A (very) few years ago, I was part of the nay-sayers, who frankly didn't believe that Allied armor was a financially viable area for the principal manufacturers. Beyond the M4 Sherman, it didn't honestly seem as if the many other subjects would ever get considered. It's nice (sometimes) to get proven wrong. Allied Armor is undergoing a total renaissance at the moment with some previously unimagined subjects getting a modern treatment. Personally speaking, one vehicle in particular has always captured my attention - the Churchill.
This vehicle served in virtually every front during WWII - the Western Desert, Italy, Russia, NW Europe and finished its front-line career in Korea in the 1950s. Only really superceded by the M4 & the T34 in longevity, the Churchill is certainly worthy as a modeling subject. Well, you'd think so. Unfortunately, the Churchill has been roundly ignored by the 1/35th manufacturers as not being a sufficiently 'flexible' subject to gather much attention beyond Tamiya's Mk.VII in the 1970s. That is, until AFV Club
surprised everyone by their announcement that they'd be releasing a completely new model and, if early indications are correct, producing a number of different variants along the way. The patience of many has been roundly vindicated!
in the box
The subject of AF35153 represents two different variants of the Mark III. These two variants are the EARLY (reworked) Mk.III or the Mid Period/Late Mk.III. This is due to the kit including the front and side bolt-on appliqué armor. The model comes on a total of 14 plastic sprues (one clear plastic for periscopes etc.) also included is a sheet of photo-etched brass, a turned-aluminium barrel, 22 metal springs and a pair of vinyl tracks.
A very nicely-produced decal sheet includes four subjects:
1) British Army: 'Kingforce' El Alamein 1942
2) Soviet Army: Winter 1942-43
3) 14th Canadian Army Tank Regiment (Calgary Regiment), Britain 1942
4) 51st RTR, Tunisia 1943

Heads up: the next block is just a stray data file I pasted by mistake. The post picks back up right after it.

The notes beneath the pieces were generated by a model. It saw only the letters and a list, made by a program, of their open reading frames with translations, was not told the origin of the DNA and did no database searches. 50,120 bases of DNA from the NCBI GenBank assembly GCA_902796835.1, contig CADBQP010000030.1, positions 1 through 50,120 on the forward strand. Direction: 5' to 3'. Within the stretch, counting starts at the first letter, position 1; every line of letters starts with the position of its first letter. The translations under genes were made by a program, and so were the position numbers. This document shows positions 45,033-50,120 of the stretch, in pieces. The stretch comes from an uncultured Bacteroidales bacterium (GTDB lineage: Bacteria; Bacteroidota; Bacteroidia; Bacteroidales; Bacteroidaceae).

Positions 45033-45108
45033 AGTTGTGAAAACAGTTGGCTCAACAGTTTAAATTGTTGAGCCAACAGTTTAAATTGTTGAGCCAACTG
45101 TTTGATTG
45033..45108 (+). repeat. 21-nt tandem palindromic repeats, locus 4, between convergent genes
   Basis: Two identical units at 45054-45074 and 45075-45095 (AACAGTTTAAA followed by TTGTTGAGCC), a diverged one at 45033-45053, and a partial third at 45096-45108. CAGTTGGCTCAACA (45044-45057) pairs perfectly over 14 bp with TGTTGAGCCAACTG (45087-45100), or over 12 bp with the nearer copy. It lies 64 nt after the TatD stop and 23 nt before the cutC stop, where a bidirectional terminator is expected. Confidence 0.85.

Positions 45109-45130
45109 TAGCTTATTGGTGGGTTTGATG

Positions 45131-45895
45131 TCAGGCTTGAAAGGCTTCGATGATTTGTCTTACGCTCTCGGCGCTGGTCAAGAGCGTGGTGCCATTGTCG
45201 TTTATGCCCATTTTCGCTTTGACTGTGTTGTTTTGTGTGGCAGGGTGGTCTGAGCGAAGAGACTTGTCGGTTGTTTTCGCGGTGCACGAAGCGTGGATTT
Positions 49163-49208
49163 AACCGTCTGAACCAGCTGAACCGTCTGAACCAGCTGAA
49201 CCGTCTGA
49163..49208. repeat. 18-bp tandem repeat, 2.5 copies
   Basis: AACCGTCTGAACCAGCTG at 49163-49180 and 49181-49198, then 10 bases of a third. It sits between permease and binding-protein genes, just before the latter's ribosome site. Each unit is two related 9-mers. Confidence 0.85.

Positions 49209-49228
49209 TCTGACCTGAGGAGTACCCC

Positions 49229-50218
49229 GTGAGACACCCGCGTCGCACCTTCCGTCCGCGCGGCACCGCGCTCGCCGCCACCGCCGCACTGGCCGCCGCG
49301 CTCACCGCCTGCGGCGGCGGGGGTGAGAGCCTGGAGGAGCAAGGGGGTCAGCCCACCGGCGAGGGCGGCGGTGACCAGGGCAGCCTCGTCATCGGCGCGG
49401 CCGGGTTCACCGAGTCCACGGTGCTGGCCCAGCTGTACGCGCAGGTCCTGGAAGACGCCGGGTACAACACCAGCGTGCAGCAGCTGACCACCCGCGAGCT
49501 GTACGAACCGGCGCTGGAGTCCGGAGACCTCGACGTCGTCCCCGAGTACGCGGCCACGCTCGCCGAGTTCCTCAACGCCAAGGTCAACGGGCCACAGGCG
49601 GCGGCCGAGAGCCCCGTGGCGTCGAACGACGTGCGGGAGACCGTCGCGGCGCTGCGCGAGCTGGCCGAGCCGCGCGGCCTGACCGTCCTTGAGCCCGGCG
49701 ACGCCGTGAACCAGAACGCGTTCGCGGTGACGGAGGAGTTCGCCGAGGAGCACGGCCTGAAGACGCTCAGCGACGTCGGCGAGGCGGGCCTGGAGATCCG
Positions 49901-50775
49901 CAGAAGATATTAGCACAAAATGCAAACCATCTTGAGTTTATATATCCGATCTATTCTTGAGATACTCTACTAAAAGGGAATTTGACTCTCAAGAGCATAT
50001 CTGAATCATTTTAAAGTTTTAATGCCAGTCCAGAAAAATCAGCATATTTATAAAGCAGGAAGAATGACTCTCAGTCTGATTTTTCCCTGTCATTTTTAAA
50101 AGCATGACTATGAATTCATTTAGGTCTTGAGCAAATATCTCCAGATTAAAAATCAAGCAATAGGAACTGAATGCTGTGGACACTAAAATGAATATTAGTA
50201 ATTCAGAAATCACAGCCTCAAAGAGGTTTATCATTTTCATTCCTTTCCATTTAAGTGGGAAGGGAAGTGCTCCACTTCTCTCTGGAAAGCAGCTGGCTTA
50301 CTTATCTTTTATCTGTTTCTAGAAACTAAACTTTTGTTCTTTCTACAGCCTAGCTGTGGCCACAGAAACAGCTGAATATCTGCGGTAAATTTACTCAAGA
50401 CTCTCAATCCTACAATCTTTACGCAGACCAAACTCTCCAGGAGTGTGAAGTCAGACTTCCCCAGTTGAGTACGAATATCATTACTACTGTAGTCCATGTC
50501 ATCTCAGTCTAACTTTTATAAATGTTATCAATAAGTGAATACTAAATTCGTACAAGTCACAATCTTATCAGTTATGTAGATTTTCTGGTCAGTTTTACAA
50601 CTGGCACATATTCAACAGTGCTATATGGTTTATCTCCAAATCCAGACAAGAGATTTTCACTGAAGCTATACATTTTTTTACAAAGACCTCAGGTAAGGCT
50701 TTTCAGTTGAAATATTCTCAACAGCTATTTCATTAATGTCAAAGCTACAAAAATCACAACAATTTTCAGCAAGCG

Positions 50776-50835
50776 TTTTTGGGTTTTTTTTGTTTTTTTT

Some General comments
As this model will be the subject of a FULL build in the Forums, I prefer to keep the comments about accuracy etc. to the Blog. In the meantime, I'll keep to general observations about the model in its 'raw' state.
provides a well-produced 20-page instruction booklet which does illustrate how complex the model is. The instructions are some of the clearest I can remember seeing in a modern kit - kudos to the manufacturer!
Anyone who has built Tamiya's Mk.VII will immediately realize the difference in sophistication between the two models. The suspension on this model is pretty close to the construction of the original and, with the addition of the steel springs, a (more than) serious attempt has been made to articulate the suspension. Mould quality is everything we have come to expect from this manufacturer also - looking closely at the sprues, they have come cleanly out of the mould with little work to be done in cleaning up mould-lines etc.
The initial (and minimal) work I've done with plans has shown that dimensionally it's excellent and the turret, in particular, scales out virtually perfectly with details also being correct. I won't be using the kit tracks (having an aversion to vinyl tracks) although they are VERY nicely-done but for tracks of this type, single-link are preferable. AFV Club
released a set of workable Track Links (T-144 double pin latter-pattern type) and I'll be using these on the build.
Ted Hayward is working his way through a series of Reviews of AFV Club's
update sets for the Churchill III. Here are the first:
Replacement Individual Track Links (LINK)
The second, includes an item that was used on SOME of the King Force Churchills at El Alamein - the front-mounted Dust Screen:
Finally, for loading-out your Churchill:
Six-Pounder Ammunition Set (LINK)
It's a VERY complete model of this fascinating subject, however, it has to be said that it is NOT for the absolute novice. Due to the company's determination to reproduce as closely as possible areas such as the complex suspension of the original, this is a complicated model and one which will require careful planning during the construction phase - partly due to the options which are present in the model. The clarity of the instructions will go a considerable way in easing the process, however, it's advised that they are followed and studied carefully!
Definitely, this comes into the category of well-worth waiting for and, perhaps it was better to wait until the recent advances in technology caught up with the Churchill - it's something that, IMO, was better to have been done properly than half-heartedly. I'm (almost) dreading the suspension, but, as the Churchill has always been a favorite subject of mine, and as the designers have made it as straightforward as possible, it'll be worth the effort!
VERY Highly Recommended